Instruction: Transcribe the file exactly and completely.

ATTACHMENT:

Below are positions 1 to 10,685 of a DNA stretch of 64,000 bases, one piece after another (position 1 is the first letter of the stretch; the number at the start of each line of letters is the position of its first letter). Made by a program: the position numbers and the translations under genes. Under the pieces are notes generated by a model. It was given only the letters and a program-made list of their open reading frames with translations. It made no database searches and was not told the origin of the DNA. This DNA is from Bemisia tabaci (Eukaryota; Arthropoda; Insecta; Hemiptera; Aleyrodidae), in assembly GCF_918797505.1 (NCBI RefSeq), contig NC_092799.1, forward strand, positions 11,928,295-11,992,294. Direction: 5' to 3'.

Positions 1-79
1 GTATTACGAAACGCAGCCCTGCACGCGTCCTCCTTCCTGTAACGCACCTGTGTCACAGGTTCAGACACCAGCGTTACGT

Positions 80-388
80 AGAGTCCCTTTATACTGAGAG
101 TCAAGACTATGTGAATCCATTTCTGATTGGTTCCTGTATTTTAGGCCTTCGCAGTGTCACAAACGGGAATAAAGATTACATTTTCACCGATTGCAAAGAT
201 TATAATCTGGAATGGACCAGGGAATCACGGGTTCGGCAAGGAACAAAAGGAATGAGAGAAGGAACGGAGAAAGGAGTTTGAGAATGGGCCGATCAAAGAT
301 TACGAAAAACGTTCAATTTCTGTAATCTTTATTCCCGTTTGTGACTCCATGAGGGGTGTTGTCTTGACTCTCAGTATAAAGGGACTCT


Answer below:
Below are positions 1 to 10,685 of a DNA stretch of 64,000 bases, one piece after another (position 1 is the first letter of the stretch; the number at the start of each line of letters is the position of its first letter). Made by a program: the position numbers and the translations under genes. Under the pieces are notes generated by a model. It was given only the letters and a program-made list of their open reading frames with translations. It made no database searches and was not told the origin of the DNA. This DNA is from Bemisia tabaci (Eukaryota; Arthropoda; Insecta; Hemiptera; Aleyrodidae), in assembly GCF_918797505.1 (NCBI RefSeq), contig NC_092799.1, forward strand, positions 11,928,295-11,992,294. Direction: 5' to 3'.

Positions 1-79
1 GTATTACGAAACGCAGCCCTGCACGCGTCCTCCTTCCTGTAACGCACCTGTGTCACAGGTTCAGACACCAGCGTTACGT

Positions 80-388
80 AGAGTCCCTTTATACTGAGAG
101 TCAAGACTATGTGAATCCATTTCTGATTGGTTCCTGTATTTTAGGCCTTCGCAGTGTCACAAACGGGAATAAAGATTACATTTTCACCGATTGCAAAGAT
201 TATAATCTGGAATGGACCAGGGAATCACGGGTTCGGCAAGGAACAAAAGGAATGAGAGAAGGAACGGAGAAAGGAGTTTGAGAATGGGCCGATCAAAGAT
301 TACGAAAAACGTTCAATTTCTGTAATCTTTATTCCCGTTTGTGACTCCATGAGGGGTGTTGTCTTGACTCTCAGTATAAAGGGACTCT